With more and more teams realizing the value of trying to find those rare players who are rich with skill and who would play the game for free, the connection will become far more apparent based not on whether they know the cost of four pads of paper at 21 cents each, but on whether they know where the ball will be placed if the home team commits four personal fouls with the ball spotted on its own 21.
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Old 02-23-2009, 10:18 AM   #2
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Default Re: Wonderlic needs to test for real NFL intelligence....

Every year, stuff like this comes up and its a good story for writers to sell some copy. Scouts and coaches take this into account knowing what the test is all about and rate it about as important as a O linemans 40 time.

The Wonderlic tests general intelligence, but not football specific intelligence like the article says. It makes sense that if a guy is generally intelligent, that in most cases he will pick up a playbook better than a guy that isnt generally intelligent.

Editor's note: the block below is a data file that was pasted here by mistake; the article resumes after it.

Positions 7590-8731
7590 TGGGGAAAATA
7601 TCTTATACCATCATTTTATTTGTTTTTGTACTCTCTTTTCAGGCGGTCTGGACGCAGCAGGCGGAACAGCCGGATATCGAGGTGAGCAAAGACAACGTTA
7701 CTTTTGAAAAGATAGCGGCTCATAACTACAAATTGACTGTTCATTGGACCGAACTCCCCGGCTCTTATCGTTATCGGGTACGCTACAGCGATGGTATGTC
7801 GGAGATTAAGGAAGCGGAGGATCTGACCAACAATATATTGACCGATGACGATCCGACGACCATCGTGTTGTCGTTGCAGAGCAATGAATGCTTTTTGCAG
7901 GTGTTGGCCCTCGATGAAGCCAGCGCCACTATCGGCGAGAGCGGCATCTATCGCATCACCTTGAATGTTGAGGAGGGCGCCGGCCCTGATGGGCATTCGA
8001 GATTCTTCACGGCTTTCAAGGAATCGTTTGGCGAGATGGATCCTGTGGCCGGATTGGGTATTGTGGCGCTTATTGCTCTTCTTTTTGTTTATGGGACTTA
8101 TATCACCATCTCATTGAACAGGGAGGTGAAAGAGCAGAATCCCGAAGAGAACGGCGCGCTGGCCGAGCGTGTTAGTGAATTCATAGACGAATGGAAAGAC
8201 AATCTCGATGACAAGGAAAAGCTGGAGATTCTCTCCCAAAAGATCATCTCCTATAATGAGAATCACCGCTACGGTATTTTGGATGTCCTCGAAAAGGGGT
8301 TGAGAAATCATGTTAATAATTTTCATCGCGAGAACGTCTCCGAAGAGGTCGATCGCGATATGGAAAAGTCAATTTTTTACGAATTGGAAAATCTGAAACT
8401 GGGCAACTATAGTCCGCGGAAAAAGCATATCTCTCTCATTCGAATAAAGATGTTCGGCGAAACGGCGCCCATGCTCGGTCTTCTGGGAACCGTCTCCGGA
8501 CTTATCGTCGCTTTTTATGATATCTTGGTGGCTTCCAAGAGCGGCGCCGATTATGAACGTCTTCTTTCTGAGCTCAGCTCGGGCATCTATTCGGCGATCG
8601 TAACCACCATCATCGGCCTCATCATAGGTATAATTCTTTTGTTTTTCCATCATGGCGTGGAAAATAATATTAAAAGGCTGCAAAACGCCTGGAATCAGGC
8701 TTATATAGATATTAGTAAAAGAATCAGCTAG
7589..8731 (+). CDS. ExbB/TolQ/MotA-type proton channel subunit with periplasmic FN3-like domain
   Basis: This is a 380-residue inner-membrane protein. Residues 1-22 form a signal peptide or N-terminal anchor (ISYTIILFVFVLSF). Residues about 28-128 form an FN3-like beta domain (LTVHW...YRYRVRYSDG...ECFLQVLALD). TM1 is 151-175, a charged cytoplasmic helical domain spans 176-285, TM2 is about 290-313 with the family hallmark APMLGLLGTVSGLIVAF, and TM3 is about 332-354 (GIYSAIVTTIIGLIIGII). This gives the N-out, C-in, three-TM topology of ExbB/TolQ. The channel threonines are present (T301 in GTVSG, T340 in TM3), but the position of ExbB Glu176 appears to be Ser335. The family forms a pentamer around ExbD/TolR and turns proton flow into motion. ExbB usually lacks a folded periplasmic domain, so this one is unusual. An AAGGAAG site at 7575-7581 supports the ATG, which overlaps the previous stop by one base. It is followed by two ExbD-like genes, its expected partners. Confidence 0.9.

It also tests critical thinking in pressure situations (as the wonderlic is timed) and if guys can excel at it, it tells you they are either smart, or can make good decisions under pressure. The Wonderlic is a tool, a good tool but not as important as a 15 min interview or watching a kid do drills on the turf.

I have taken the Wonderlic test. Its a good test and not something that you would think is stupid. In comparison a 16-PF (personality factors) test that many would take in psychology class seems much more hokie than it.
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Old 02-26-2009, 11:17 AM   #3
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Default Re: Wonderlic needs to test for real NFL intelligence....

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Originally Posted by El-Gonzo Jackson View Post